The 42-year-old accused man has admitted to police that he killed the peregrine falcon – a protected species in Switzerland – in August 2015 by smearing a banned pesticide on the back of a pigeon and sending it out as prey for the falcon, reported Zurich newspaper Neue Zürcher Zeitung.
The man, one of a group of pigeon fanciers in the Zurich area, obtained the highly toxic pesticide in Serbia and illegally imported it into Switzerland, said the paper.
He then chose one of his 200 pigeons for a suicide mission. After smearing the chemical on the bird's body he released it into the air and prevented it from being able to return home.
It was subsequently attacked and eaten by the falcon, which then died an "agonizing" death, according to the indictment quoted by NZZ.
Swiss bird protection association Bird Life Schweiz (SVS) confirmed the story to The Local.
The man's admission is good news for the organization, since it has been trying to uncover the culprits behind a spate of such falcon-killings in the Zurich area over the past several years.
“We think it's really good that finally people will see that it's not a joke and that there really are people who want to poison species that are on the red list and are protected,” SVS spokeswoman Marie Gallot told The Local.
SVS was first warned about such activity by its Serbian equivalent, which had heard that users of a Serbian blog were bragging about falcon-poisoning in Switzerland.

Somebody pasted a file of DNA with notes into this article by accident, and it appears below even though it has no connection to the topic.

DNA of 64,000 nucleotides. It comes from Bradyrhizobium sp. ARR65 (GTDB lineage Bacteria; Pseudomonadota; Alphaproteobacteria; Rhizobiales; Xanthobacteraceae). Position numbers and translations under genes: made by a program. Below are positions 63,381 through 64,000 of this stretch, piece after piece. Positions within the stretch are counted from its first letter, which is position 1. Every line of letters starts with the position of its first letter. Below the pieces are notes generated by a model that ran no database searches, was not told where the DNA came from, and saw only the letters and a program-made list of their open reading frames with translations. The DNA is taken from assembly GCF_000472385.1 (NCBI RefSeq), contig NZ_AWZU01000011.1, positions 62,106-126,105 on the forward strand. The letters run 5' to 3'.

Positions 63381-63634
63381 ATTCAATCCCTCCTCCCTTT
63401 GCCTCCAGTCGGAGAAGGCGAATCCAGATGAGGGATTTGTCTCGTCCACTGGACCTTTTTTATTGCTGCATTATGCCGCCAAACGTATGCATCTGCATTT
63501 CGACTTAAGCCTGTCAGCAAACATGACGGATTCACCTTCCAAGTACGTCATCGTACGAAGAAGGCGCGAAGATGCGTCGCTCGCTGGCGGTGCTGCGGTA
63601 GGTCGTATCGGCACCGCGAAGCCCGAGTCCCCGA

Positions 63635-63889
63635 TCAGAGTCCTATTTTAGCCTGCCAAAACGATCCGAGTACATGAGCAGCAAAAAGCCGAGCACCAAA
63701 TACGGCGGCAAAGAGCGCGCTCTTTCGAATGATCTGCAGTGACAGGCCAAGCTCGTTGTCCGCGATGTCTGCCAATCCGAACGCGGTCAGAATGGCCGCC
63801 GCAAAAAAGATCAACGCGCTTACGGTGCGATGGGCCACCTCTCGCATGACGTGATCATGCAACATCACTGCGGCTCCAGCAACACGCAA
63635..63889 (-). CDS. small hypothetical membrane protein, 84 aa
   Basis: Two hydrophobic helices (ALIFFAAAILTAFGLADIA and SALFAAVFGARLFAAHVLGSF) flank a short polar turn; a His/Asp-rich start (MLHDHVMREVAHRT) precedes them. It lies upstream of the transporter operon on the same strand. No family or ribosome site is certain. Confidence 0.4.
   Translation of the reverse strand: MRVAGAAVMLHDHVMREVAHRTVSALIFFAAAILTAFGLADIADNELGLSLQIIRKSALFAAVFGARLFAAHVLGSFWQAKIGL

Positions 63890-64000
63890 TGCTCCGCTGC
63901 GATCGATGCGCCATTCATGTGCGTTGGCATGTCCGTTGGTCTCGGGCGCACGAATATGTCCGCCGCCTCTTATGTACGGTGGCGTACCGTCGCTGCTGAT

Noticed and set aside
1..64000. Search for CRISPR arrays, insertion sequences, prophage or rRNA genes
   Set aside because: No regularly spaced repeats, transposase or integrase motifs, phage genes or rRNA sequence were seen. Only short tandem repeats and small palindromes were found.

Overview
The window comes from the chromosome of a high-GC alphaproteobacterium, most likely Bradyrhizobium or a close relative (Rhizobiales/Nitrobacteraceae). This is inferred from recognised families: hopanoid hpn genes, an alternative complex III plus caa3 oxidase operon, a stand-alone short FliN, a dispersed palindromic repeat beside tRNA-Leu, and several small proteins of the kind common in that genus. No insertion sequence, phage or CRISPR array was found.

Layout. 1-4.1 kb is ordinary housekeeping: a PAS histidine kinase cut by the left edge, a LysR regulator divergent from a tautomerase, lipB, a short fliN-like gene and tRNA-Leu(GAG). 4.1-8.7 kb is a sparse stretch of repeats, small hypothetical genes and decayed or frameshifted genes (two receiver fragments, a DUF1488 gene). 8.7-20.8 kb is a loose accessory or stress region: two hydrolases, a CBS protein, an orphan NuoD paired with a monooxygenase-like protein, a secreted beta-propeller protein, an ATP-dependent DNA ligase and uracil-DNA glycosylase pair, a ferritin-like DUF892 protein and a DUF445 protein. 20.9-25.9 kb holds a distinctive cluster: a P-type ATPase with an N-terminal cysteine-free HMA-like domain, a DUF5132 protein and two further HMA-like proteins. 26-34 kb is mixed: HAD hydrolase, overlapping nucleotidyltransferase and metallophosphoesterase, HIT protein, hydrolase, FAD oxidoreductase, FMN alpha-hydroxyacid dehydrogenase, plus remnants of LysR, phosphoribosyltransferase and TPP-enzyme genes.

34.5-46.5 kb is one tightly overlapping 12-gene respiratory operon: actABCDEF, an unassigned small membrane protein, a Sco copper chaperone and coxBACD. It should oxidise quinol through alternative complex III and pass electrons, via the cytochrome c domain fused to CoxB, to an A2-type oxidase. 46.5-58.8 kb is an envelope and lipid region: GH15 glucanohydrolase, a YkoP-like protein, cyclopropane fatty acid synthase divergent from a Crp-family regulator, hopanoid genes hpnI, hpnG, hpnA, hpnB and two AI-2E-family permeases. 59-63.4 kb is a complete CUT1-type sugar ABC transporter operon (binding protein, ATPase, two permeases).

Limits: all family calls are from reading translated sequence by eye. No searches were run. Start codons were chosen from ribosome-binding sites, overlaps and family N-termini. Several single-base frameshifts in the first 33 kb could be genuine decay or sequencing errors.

“They said 'be careful, there's something going on in your country'. So that's how we became aware of it in the beginning,” said Gallot.
SVS subsequently erected webcams in various places in Zurich and filmed an incident where a falcon was killed by eating a poisoned pigeon.
But it remained incredibly difficult to find out who was behind the act, and such activity continued, with Zurich police investigating a further incident last year.
Christa Glauser, deputy CEO of the SVS, told The Local: “Poisoning peregrines is a problem for many years. In Basel and Zurich there are many killings.
“Especially with peregrines, which reproduce very slowly, it is a huge problem. In some regions the population has been reduced by 50 percent.”
According to research by NZZ, the accused man is part of a group of pigeon fanciers in Zurich who organize unofficial contests to see how long their birds can stay airborne. The winner gets around 1,000 francs, said the paper, but those birds who fail to return – perhaps because they have fallen prey to a falcon – are disqualified from the competition.
The prosecutor in the man's forthcoming trial – the date for which is not yet set – is demanding a custodial sentence of 11 months and a fine of 4,000 francs citing multiple counts of animal cruelty and violation of laws on the environment, chemicals and the protection of wild animals, said the paper.
“We hope it will scare people off doing the same,” Glauser told The Local, adding that she felt the proposed sentence wasn't harsh enough.
“A big problem is that the birds die a cruel and torturous death by poison. If you ask me personally, this degree of penalty is not fair.”
Watch Bird Life's video here (warning: distressing content)